Wednesday, September 15, 2010

Missing the point

The sometimes reasonable Matt Yglesias tweets that "we can incentivize savings without huge giveaways to rich people". Over at Slate, the rarely reliable Dan Gross opines that people making over $250K can afford a tax hike. Over at Econospeak the title is "Tax increases on the rich will not greatly reduce aggregate demand".

All of this is so strange. How is not raising someone's taxes a "huge giveaway"? Who is "we" exactly? Since when is whether someone can afford it the rule for choosing how much to tax (well, I'm given to believe that's how taxes were collected back in the middle ages)? How is the fact that a person may not do exactly what 1960s Keynesian economics wants them to do with their money grounds for taking their money?

Look, I am not disputing that they can "afford" to pay the tax or that those stingy bastards probably will just save the money if "we" let them keep it.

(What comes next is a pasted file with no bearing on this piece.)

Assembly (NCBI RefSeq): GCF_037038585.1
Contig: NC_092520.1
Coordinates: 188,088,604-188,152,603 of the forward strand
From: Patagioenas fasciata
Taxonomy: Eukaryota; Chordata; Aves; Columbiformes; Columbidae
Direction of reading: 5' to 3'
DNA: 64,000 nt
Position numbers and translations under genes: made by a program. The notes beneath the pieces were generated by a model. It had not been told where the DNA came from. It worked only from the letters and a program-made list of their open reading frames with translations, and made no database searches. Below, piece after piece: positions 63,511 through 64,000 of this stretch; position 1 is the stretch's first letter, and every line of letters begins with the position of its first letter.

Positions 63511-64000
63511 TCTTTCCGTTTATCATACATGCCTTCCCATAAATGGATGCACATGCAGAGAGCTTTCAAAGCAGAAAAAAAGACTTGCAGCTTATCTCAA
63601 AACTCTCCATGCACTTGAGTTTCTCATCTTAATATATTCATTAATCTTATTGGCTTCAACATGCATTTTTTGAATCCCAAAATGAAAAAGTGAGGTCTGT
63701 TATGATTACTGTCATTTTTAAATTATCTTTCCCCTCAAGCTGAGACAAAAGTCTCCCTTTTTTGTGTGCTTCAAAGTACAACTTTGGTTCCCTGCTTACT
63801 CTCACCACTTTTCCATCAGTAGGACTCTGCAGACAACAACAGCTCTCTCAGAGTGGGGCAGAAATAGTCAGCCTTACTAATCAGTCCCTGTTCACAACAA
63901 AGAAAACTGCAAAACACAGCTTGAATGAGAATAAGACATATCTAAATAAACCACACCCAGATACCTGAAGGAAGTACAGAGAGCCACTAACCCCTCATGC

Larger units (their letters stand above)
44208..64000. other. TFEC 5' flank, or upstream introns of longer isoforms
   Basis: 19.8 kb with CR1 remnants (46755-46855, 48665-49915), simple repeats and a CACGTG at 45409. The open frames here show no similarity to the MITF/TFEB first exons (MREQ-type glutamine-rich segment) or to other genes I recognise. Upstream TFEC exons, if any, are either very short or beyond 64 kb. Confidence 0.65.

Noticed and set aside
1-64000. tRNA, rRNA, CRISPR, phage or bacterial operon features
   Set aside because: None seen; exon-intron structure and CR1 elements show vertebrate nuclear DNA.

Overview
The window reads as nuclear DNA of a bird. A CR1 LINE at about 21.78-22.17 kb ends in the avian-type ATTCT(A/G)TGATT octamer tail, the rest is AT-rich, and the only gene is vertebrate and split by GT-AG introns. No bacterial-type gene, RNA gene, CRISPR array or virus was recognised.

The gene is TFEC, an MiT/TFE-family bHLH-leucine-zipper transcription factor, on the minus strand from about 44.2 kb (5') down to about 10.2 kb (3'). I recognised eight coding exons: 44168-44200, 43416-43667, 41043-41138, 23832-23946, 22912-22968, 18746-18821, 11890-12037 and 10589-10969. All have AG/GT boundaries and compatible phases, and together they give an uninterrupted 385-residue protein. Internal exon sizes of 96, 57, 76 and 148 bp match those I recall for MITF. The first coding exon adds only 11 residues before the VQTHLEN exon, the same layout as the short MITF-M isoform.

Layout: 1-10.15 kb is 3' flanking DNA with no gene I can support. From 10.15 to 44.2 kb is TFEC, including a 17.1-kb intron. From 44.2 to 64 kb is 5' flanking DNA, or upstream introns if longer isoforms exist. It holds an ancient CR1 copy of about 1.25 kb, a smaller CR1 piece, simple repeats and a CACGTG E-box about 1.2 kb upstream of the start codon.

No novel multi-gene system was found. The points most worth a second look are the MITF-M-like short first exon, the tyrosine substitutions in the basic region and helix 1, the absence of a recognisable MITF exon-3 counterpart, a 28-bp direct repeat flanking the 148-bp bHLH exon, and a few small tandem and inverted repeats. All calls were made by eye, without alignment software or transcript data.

But I am pretty sure that the top 1% of earners are already paying over 40% of the total Federal income taxes, even at the "giveaway" Bush rates. Over 40% of households pay no Federal income taxes at all. "We" are also popping the rich in other areas of taxation besides their top income tax brackets.

On top of all this, the fact remains that taxing "the rich" will not come close to balancing the Federal budget.

On this issue, the progressive blogosphere seems more like a herd of villagers with pitchforks and torches than a group of sophisticated intellectuals.


David said...

I've always disliked Dan Gross and felt like maybe I was just turning into an irritable fist-pumping pro-market type. This doesn't change my instincts, but I'm glad I'm not alone on this one.

Anonymous said...

A proposal: Since government is really about money, only those who pay federal income taxes get to vote. Say 1 vote for every $100K of taxable income. Whadaya say? Think of the realignment that would lead to! Or, 'no representation without taxation'...

Anonymous said...

@ anon

So basically you want to disenfranchise 99% of the active duty military, and a very high chunk of the veteran population. Not to mention cops, firefighters, nurses, teachers, and a lot of small business owners.

Let me know how that works out for you.